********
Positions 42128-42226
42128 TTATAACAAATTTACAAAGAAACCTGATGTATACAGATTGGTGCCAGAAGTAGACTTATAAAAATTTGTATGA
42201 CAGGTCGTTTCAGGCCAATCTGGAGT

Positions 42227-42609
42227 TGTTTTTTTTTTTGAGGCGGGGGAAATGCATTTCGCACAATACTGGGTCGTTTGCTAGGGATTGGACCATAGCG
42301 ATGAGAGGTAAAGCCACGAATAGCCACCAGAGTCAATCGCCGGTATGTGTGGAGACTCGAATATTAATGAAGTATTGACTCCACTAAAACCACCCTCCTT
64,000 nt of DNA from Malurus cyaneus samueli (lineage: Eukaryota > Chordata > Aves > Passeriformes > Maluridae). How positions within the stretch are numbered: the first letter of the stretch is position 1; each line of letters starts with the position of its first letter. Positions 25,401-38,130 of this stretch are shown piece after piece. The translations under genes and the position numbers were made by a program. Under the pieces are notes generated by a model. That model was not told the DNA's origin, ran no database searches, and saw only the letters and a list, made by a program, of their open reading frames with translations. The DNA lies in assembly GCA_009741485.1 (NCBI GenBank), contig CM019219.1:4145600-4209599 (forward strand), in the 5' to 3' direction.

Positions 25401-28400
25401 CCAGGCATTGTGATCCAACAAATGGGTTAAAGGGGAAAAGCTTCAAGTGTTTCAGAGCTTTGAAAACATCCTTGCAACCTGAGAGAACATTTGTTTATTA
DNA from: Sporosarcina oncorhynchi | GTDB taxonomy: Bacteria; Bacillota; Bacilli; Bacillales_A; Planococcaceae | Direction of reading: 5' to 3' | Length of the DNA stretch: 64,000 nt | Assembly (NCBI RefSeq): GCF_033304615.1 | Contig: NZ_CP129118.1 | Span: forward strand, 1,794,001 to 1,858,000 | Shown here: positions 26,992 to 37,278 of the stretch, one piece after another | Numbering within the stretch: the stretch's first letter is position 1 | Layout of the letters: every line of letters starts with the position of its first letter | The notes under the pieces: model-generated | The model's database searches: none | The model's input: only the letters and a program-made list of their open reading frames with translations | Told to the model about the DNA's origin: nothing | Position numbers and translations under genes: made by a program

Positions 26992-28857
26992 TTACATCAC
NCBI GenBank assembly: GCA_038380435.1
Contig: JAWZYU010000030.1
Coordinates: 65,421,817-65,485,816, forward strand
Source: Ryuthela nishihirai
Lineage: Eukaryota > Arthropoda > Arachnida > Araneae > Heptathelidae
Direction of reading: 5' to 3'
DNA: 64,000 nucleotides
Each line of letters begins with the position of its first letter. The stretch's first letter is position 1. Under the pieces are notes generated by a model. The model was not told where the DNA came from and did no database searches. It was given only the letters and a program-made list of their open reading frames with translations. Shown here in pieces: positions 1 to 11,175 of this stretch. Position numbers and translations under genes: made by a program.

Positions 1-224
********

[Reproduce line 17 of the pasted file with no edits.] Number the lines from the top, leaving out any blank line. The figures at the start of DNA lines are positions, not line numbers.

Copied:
Lineage: Eukaryota > Arthropoda > Arachnida > Araneae > Heptathelidae